# Exponential Functions

## Rules of Exponents

 If s, t, a, b are real numbers with a, b $>$ 0, then
$a^{s}\cdot a^{t}=a^{s+t}~(a^{s})^{t}=a^{st}~(ab)^{s}=a^{s}b^{s}1^{s}=1~a^{-s}={\frac {1}{a^{s}}}=\left({\frac {1}{a}}\right)^{s}~a^{0}=1$ Now that we can define an exponential function: $f(x)=Ca^{x}$ where a is a positive number, that is not 1, and C is a nonzero number. Then f(x) is an exponential function. We call c the initial value, because if x is a variable for time, f(0) = C.

## Properties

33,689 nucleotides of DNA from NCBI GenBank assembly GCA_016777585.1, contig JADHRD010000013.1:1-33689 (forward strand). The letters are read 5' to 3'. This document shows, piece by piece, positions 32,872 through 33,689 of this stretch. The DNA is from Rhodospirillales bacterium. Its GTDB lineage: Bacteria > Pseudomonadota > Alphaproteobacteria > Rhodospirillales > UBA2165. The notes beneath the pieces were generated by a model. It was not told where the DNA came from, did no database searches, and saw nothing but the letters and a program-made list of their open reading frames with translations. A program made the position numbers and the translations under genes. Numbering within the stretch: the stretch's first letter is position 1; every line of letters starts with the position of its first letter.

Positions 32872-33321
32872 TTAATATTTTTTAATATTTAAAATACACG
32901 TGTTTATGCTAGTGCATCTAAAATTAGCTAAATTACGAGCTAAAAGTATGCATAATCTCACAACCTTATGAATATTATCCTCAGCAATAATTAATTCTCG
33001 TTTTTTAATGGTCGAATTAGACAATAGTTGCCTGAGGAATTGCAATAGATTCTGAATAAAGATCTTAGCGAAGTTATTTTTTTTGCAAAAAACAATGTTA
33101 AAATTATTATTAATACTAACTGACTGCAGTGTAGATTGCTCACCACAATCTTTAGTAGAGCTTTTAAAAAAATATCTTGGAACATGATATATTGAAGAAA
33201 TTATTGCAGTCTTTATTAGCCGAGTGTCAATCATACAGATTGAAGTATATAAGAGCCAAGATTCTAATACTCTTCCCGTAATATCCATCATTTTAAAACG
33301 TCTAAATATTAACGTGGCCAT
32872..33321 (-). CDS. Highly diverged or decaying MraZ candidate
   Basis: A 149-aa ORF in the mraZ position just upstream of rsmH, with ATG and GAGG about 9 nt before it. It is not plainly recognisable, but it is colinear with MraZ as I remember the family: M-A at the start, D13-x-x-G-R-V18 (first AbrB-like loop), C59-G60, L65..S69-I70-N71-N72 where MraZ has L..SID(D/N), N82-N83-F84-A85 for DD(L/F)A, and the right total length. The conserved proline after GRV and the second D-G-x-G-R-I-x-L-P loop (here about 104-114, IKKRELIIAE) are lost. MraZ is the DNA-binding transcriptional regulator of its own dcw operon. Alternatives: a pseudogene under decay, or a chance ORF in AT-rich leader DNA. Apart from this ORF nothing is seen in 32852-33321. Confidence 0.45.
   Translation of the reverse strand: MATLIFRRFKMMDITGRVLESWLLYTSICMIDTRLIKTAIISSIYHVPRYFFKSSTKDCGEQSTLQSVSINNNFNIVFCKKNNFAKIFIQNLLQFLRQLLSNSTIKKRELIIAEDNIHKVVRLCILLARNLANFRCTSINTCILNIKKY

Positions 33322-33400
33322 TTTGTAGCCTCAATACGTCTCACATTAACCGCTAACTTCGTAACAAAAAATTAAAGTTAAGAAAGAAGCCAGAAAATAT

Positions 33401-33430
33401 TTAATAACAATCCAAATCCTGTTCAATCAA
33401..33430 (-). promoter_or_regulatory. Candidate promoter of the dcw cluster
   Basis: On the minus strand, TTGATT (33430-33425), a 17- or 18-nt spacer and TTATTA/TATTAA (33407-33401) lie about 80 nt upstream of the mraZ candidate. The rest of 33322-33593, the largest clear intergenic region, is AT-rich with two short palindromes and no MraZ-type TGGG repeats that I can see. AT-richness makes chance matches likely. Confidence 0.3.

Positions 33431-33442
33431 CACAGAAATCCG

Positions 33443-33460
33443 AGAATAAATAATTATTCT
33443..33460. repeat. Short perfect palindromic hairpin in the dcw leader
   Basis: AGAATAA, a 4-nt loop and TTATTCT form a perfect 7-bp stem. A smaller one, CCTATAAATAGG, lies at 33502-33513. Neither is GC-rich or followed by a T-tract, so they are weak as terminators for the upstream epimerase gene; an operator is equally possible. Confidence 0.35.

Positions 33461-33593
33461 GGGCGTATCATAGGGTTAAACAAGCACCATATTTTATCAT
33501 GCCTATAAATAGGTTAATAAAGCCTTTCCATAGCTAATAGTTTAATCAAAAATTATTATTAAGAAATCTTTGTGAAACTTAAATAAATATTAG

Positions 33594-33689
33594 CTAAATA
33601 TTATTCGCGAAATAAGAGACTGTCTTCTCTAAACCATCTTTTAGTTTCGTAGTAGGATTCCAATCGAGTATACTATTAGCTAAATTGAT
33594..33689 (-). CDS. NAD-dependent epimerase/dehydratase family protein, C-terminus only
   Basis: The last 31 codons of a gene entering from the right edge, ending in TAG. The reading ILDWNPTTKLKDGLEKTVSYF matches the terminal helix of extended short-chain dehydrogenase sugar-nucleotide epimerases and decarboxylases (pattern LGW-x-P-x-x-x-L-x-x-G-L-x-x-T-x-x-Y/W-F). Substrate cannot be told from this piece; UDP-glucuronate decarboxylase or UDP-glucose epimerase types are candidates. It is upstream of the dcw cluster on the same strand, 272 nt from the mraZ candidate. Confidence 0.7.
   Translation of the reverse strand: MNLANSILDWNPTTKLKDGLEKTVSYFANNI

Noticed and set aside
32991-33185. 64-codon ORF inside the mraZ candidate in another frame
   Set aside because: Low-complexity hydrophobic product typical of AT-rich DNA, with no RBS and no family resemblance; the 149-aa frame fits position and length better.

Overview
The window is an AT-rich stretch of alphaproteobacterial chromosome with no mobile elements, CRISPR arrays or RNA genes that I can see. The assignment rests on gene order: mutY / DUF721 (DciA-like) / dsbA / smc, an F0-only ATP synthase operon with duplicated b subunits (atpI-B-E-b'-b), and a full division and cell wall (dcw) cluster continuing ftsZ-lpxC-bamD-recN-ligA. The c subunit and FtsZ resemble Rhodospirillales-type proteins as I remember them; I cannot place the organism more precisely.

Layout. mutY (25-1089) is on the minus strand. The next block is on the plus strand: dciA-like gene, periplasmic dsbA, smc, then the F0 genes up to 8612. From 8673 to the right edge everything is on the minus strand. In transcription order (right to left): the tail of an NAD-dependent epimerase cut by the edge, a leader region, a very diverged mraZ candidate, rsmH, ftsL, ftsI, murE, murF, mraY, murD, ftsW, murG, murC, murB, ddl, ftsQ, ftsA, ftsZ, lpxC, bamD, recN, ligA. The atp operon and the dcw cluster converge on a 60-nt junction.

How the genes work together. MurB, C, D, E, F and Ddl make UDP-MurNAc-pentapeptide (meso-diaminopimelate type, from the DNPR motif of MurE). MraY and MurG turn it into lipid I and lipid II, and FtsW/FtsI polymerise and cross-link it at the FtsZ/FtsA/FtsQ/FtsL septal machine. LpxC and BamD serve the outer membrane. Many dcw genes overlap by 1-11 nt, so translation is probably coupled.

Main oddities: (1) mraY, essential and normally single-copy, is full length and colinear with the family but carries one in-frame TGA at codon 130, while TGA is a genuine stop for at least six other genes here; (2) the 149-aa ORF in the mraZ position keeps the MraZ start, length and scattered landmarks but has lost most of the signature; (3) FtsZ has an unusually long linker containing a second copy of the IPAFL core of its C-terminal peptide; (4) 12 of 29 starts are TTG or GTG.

The first thing we note, is if $f(x)=Ca^{x}$ is an exponential function,

then ${\frac {f(x+1)}{f(x)}}=a$ ## Properties of the graph

 Properties of $f(x)=a^{x},~a>1$ 1. The domain is $(-\infty ,\infty )$ and the range is $(0,\infty )$ 2. The y-intercept is (0, 1) and there is no x-intercept.
3. The x-axis is a horizontal asymptote
4. $f(x)$ is an increasing, one-to-one function
5. The graph contains the three points $(0,1),~(1,a),~(-1,{\frac {1}{a}})$ 6. The graph of f is smooth and continuous. (Here smooth means you can take as many derivatives as you want)


Note: You do not have to worry about what it means for a function to be smooth, or what a derivative is, until calculus.

 Properties of $f(x)=a^{x},~0 1. This type of exponential function has the same properties as the one above EXCEPT in property 4, f(x) is decreasing instead of increasing.


 Return to Topics Page